Minnesota Supreme Court Finds a Winter Feeding Operation Is Not an “AFO” – No NPDES Permit Required
Updated: Jul 9, 2020
By Ashley Ellixson
On July 29, 2015, the Minnesota Supreme Court affirmed the court of appeals decision regarding Reichmann Land and Cattle, LLP (RLC) not being an “animal feeding operation” as defined by 40 C.F.R. § 122.23(b)(1) (2014) and is not required to obtain an national-pollutant-discharge-elimination-system permit (NPDES permit) as a result. However, the court did find that RLC did not meet the “pasture” exemption under the Minnesota statute and is required to obtain a state-disposal-system permit (SDS permit).
RLC is a 4,000-acre farm in Pope County, MN which grows row crops and operates two registered cattle feedlots, a trucking business and a grain-grinding business. RLC has used some of its cropland in the winter as a feeding facility since the 1990s. After the fall harvest each year, either in November or December, RLC places the cattle on cropland totaling 416 acres. RLC also supplements the cattle’s feed, which provides 90% of the cattle’s daily nutritional needs. In the spring, RLC removes the cattle from the winter feeding fields and plants crops during the “normal growing season” which spans late April until the first frost in the fall. RLC maintains a herd of 2,000 and 3,500 cattle on the feeding fields.
Since 2001, the Minnesota Pollution Control Agency (MPCA) has taken the stance that RLC’s winter feeding practices create a discharge of pollutants and require an NPDES or SDS permit. When the parties were unable to come to an agreement on the permit issue, MPCA issued a draft administrative order on March 22, 2011 (ten years of discussions!) requiring RLC to obtain NPDES and SDS permits or to stop the winter-feeding operation. RLC contested the agreement and brought the case before an administrative law judge (ALJ) in 2012. The ALJ found RLC’s winter feeding operation was in fact an AFO and the fields were not “pastures” as defined under the Minnesota statute (the fields lacked vegetation and cattle were not allowed to forage) so the operation was required to obtain both an NPDES and SDS permit. The MPCA commissioner adopted the ALJ’s findings with modifications. RLC appealed the commissioner’s decision and the court of appeals affirmed the commissioner’s decision that RLC must apply for the SDS permit, but NOT the NPDES Permit.
Animal Feeding Operations and NPDES Permits
Now for the fun part! Why did the court of appeals and the Minnesota Supreme Court find that RLC was not an AFO? The Clean Water Act generally prohibits the discharge of pollutants from a point source. Included in the definition of point source is “…including but not limited to any…concentrated feeding operation.” (33 U.S.C. § 1362(12)(A), (14) (2012). Under Federal law, AFO is a lot or facility where (1) “animals have been, are, or will be stabled . . . and fed . . . for a total of 45 or more days in any 12-month period” and (2) where “crops, vegetation, forage growth, or post-harvest residues are not sustained in the normal growing season over any portion of the lot or facility.” An AFO with at least 1,000 cattle qualifies as a CAFO. CAFOs must not discharge pollutants without an NPDES permit.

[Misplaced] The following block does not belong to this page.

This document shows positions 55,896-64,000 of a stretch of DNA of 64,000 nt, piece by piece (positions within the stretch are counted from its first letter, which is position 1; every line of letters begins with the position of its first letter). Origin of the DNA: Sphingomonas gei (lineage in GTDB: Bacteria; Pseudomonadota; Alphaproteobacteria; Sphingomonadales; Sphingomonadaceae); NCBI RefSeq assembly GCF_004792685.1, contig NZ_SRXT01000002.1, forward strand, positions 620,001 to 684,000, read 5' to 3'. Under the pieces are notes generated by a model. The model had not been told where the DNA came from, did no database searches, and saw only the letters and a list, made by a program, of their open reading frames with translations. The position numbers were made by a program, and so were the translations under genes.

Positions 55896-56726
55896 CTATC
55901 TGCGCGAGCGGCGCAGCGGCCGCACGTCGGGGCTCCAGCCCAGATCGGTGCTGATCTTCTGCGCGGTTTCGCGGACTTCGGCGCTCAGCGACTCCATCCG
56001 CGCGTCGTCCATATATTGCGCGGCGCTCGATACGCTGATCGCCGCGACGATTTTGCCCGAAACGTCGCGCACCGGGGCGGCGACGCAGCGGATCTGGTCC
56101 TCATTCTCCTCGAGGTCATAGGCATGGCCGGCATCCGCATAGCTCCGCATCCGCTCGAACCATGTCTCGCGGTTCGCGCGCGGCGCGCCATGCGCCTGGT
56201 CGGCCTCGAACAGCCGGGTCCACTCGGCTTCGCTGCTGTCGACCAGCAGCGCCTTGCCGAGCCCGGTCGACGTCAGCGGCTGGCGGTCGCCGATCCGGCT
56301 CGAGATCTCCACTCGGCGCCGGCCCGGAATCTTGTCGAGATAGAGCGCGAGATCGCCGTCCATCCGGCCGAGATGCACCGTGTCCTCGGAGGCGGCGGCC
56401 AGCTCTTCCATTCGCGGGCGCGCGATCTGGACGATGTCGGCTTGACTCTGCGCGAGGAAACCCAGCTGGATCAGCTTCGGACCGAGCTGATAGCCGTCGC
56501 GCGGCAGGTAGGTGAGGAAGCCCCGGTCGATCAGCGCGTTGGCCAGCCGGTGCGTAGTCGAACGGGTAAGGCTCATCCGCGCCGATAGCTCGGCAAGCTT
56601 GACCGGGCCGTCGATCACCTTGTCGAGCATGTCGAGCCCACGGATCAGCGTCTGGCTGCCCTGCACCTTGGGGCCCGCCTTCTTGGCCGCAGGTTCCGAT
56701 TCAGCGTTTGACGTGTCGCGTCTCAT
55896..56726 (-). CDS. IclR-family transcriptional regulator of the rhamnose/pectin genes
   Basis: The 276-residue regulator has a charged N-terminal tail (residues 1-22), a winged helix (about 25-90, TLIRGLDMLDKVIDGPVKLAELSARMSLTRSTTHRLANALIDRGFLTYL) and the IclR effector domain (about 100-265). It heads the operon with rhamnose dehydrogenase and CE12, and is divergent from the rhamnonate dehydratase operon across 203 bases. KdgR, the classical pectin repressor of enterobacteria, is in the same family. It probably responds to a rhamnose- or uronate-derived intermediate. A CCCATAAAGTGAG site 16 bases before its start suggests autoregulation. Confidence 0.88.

The parties agree that RLC is in fact a CAFO, with more than 1,000 cattle kept on the fields for more than 45 days in a year. However, the parties debated over whether RLC met the second part of the AFO definition: (2) where “crops, vegetation, forage growth, or post-harvest residues are not sustained in the normal growing season over any portion of the lot or facility.” The court found that RLC did have crops growing during the normal growing season, against MPCA’s argument that the term of “sustained” was ambiguous and should be defined using outside sources. The court was not convinced and believed that if the term was meant to be interpreted other than its ordinary meaning than the Environmental Protection Agency would have noted that. Thus, RCL is not an AFO and is not required to obtain an NPDES permit.
“Pasture” Exemption and SDS Permit
So what about this state-disposal-system permit required under the Minnesota statute? The Minnesota legislature adopted its own rules in protecting the integrity of the state’s waters, air, and land. Under the Minnesota law, an SDS permit is required if the animal facility is discharging pollutants and “is capable of holding…1,000 or more animal units.” The legislature also created an exemption, which RLC used to argue its case to exempt it from the SDS permit, for animal feedlots operating on land designated as “pasture.” “Pasture” is defined as “…areas where livestock graze on grass or other growing plants” or “where livestock are allowed to forage.” The court agrees with the court of appeals in its finding that RLC’s land is not “pasture” because livestock were not “allowed to forage” and the lands required vegetation during the ENTIRE growing season, not just the winter months.
What Can We Learn?
No matter which state you might be in, courts are not going to create new meanings for words under statutes that have been understood as their true and literal meaning since the laws were enacted. If you meet the requirement of an AFO, make sure to obtain both state and Federal permits to allow for discharge so you can protect yourself from lawsuits or attacks and maintain compliance. If you are in Maryland and would like more information you can read my blog post on AFO and permitting here. If you are concerned you may need a permit or have questions regarding pollution permits, feel free to email me at email@example.com.